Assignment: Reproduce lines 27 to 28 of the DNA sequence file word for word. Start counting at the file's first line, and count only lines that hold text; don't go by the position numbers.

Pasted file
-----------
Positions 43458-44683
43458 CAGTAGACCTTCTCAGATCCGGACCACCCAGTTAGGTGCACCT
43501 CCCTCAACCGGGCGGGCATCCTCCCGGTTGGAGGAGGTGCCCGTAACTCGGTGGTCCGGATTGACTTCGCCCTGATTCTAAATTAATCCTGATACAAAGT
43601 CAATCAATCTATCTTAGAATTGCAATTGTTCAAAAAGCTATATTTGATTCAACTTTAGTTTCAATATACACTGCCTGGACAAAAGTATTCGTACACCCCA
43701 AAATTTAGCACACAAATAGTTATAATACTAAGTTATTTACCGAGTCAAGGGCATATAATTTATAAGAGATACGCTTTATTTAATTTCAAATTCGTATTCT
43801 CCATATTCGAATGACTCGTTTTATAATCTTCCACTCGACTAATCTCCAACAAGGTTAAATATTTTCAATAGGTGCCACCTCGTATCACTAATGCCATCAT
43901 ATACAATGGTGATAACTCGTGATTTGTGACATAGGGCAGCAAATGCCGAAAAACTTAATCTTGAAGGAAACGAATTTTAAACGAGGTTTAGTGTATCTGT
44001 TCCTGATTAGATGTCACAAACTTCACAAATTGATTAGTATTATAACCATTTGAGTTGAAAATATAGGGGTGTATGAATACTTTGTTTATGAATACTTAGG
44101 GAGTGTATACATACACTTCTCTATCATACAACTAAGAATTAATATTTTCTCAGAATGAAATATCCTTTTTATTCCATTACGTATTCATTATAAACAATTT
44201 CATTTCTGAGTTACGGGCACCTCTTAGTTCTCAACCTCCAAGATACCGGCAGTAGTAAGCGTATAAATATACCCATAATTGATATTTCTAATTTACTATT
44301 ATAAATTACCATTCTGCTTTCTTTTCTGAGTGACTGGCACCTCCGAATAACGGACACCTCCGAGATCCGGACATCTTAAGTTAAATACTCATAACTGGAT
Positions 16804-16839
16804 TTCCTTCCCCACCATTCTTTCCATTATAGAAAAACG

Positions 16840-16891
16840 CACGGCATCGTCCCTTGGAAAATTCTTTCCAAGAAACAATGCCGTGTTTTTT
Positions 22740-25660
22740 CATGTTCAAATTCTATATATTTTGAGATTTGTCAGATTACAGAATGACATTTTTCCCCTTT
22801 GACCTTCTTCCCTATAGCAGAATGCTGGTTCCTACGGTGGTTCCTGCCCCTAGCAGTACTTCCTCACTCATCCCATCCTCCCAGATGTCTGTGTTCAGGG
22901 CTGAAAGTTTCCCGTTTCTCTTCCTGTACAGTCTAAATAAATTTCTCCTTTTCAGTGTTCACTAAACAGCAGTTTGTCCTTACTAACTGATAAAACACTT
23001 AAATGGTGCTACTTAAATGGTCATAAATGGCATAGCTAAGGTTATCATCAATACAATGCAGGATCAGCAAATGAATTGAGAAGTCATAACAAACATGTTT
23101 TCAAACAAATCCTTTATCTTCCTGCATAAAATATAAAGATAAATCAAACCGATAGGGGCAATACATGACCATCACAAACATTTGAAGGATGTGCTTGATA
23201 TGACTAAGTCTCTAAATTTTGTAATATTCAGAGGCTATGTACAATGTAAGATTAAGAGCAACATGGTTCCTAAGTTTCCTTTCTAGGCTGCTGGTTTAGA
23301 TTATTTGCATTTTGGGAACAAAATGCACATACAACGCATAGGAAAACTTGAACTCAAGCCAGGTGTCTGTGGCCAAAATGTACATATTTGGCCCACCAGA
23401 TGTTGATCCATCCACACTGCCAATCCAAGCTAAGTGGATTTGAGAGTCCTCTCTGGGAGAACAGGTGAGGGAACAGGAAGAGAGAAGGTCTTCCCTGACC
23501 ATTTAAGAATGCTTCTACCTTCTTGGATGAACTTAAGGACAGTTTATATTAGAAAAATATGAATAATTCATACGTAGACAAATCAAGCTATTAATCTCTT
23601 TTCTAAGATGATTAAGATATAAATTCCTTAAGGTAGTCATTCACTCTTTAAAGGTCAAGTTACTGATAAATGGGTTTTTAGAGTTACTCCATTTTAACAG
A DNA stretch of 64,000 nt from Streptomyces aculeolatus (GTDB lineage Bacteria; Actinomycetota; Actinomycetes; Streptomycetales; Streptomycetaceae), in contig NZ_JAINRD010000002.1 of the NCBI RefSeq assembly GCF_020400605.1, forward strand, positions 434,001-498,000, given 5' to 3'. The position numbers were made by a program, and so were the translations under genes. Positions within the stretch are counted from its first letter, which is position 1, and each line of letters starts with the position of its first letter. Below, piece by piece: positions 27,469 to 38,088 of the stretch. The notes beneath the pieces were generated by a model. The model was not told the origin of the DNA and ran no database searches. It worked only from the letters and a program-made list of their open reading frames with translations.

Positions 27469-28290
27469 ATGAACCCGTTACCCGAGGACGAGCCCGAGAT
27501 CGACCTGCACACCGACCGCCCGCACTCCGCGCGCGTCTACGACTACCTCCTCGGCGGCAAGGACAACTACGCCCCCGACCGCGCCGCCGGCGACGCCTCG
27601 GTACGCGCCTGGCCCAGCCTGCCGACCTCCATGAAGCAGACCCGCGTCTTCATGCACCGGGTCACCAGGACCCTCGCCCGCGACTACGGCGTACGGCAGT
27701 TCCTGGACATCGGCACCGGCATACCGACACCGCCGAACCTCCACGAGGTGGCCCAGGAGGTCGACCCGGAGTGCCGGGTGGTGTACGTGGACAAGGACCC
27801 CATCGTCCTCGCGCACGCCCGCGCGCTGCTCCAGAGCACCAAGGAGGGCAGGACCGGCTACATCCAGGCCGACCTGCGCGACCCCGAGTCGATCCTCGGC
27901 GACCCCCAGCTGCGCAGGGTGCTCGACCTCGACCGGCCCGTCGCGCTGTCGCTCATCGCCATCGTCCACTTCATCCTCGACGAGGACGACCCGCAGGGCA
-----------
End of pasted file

A DNA stretch of 64,000 nt from Streptomyces aculeolatus (GTDB lineage Bacteria; Actinomycetota; Actinomycetes; Streptomycetales; Streptomycetaceae), in contig NZ_JAINRD010000002.1 of the NCBI RefSeq assembly GCF_020400605.1, forward strand, positions 434,001-498,000, given 5' to 3'. The position numbers were made by a program, and so were the translations under genes. Positions within the stretch are counted from its first letter, which is position 1, and each line of letters starts with the position of its first letter. Below, piece by piece: positions 27,469 to 38,088 of the stretch. The notes beneath the pieces were generated by a model. The model was not told the origin of the DNA and ran no database searches. It worked only from the letters and a program-made list of their open reading frames with translations.

Positions 27469-28290